Working from a Rural Home in the early 2000s
I was shocked when I mentioned to 2 people that I had written an article for Hello Country about dial-up internet and was told they both knew someone who still used it! Curious, I called my old dial-up provider; they still offer dial-up to remote customers who aren’t within their cable coverage area. I didn’t think people would still use it when there were so many faster options available. I guess for people who just like to send emails and check the odd website (and have plenty of time to wait), it’s still a good affordable option. And the adage is true, you can’t teach an old dog new tricks 🙂
In 2008 I started my business and was spending more and more time on the internet. Dial-up internet was hindering my work, so I did some research and discovered the Rogers Mobile Stick.
I’m not going to compare providers and plans; it was all about logistics: the location of the closest tower. And the Rogers tower was 1 kilometre down the road from our farmhouse.
The Rogers Stick looked like a large USB flash drive and plugged into the USB port on the computer or laptop. It had its own mobile phone number and worked just like a cell phone wirelessly connecting to the local Rogers tower, which meant it was portable (not that I would drag my large desktop computer around with me, but it was possible). The download speed was dependent on the download speed of the tower, which I think was just under 1 MBPS (megabyte per second). It was definitely faster than dial-up (18 times faster)!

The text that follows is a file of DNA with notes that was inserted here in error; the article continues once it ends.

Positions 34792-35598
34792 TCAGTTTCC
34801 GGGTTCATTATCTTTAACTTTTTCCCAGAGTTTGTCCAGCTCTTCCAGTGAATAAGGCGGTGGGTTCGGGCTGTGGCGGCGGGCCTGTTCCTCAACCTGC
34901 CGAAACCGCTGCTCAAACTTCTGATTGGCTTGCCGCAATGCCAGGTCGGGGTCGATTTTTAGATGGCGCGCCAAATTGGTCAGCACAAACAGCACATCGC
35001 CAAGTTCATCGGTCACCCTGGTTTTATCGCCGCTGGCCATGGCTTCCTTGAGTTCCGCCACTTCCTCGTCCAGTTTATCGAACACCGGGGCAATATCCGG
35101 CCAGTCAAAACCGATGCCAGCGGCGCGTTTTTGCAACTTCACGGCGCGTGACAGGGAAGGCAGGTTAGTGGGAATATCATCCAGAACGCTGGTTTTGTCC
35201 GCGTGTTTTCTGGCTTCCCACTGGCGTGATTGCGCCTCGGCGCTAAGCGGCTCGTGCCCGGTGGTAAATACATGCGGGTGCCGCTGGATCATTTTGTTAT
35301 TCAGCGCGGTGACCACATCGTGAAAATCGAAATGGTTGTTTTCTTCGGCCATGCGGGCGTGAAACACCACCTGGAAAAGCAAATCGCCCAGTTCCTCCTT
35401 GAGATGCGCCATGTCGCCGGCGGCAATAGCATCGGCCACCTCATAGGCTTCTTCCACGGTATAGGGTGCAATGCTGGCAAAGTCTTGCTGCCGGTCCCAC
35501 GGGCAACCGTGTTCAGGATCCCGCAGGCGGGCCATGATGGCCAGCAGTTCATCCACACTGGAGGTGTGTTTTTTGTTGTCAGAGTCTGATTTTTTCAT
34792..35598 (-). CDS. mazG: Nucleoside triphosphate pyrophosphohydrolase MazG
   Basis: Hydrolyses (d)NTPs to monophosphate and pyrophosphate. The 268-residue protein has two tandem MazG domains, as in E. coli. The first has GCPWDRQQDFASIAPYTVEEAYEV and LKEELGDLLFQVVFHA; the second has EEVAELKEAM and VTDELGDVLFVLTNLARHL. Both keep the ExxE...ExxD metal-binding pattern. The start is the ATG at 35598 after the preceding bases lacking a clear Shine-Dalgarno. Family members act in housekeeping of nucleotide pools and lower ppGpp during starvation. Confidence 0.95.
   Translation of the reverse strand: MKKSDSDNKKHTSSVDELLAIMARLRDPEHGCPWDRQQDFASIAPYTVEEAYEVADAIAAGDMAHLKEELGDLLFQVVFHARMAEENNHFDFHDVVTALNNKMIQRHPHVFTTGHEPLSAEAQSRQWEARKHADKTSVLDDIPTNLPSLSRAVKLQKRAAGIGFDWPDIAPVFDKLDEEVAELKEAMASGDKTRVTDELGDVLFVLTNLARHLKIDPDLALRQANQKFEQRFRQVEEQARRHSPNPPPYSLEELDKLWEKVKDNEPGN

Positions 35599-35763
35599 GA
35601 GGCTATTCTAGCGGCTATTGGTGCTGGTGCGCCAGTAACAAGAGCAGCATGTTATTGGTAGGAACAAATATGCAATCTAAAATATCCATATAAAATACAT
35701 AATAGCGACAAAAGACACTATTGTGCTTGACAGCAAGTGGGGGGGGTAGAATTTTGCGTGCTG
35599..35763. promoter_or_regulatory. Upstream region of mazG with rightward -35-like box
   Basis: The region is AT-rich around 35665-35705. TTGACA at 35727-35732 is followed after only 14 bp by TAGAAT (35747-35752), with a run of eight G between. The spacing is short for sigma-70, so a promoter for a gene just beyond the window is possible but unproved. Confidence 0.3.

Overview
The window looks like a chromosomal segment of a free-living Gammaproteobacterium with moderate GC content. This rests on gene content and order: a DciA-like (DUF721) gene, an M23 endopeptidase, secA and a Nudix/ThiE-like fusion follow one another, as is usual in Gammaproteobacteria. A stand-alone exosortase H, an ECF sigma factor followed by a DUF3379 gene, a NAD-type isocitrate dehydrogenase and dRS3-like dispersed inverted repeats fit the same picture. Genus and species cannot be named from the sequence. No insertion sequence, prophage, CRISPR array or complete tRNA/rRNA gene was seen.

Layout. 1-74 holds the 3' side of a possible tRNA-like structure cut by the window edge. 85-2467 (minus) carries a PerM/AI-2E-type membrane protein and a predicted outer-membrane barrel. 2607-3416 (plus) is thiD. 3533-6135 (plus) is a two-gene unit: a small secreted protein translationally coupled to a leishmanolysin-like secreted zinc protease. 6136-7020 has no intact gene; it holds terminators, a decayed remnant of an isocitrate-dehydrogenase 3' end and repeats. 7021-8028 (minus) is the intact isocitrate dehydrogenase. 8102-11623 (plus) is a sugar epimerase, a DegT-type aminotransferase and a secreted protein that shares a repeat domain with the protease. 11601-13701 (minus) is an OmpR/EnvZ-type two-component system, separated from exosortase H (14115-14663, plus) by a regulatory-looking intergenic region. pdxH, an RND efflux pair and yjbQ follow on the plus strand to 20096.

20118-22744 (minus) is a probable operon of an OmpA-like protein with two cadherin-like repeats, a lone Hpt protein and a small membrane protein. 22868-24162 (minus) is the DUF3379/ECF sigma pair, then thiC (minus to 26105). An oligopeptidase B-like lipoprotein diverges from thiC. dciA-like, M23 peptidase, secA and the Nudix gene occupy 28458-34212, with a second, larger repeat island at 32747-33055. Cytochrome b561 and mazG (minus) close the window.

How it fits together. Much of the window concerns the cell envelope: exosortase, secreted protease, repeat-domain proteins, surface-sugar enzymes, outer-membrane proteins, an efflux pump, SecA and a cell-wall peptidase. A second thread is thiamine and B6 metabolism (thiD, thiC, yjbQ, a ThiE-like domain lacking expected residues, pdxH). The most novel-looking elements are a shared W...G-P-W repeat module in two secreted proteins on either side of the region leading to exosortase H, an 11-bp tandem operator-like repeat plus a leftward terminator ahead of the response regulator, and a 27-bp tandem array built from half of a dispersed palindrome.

Looking at a few old bills, it’s interesting to note that the data used was listed in kilobytes (KB), and the average data we used in a month was 400,000 KB. That translates to 400 MB (megabytes), which is equivalent to streaming 10 minutes of Netflix at high resolution. Imagine using up all your monthly data in 10 minutes and paying $42 for it! I was on a flex plan, I paid more if I used more. I also kept the dial-up connection as a back-up plan (okay I’m an “oldish” dog).
So, to sum it up, I was using 2 internet providers: dial-up ($10/month) and mobile ($42/month). Both bases covered, I was able to build websites for my clients from the comfort of my home. For a short time anyway…
As published in Hello Country Magazine – April 2022 edition